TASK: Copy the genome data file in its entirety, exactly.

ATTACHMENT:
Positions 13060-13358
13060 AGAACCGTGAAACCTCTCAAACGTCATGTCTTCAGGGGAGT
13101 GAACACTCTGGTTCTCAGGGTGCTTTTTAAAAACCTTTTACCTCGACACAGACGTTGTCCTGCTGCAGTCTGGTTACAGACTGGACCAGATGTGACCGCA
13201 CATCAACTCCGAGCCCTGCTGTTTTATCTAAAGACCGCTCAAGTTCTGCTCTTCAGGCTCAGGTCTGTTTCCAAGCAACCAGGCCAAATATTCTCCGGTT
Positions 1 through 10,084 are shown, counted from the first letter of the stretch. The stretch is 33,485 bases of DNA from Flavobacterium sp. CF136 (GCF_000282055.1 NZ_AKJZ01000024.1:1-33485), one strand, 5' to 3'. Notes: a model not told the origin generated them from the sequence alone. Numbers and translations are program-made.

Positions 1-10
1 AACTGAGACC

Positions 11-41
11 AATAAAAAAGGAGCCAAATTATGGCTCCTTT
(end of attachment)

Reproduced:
Positions 13060-13358
13060 AGAACCGTGAAACCTCTCAAACGTCATGTCTTCAGGGGAGT
13101 GAACACTCTGGTTCTCAGGGTGCTTTTTAAAAACCTTTTACCTCGACACAGACGTTGTCCTGCTGCAGTCTGGTTACAGACTGGACCAGATGTGACCGCA
13201 CATCAACTCCGAGCCCTGCTGTTTTATCTAAAGACCGCTCAAGTTCTGCTCTTCAGGCTCAGGTCTGTTTCCAAGCAACCAGGCCAAATATTCTCCGGTT
Positions 1 through 10,084 are shown, counted from the first letter of the stretch. The stretch is 33,485 bases of DNA from Flavobacterium sp. CF136 (GCF_000282055.1 NZ_AKJZ01000024.1:1-33485), one strand, 5' to 3'. Notes: a model not told the origin generated them from the sequence alone. Numbers and translations are program-made.

Positions 1-10
1 AACTGAGACC

Positions 11-41
11 AATAAAAAAGGAGCCAAATTATGGCTCCTTT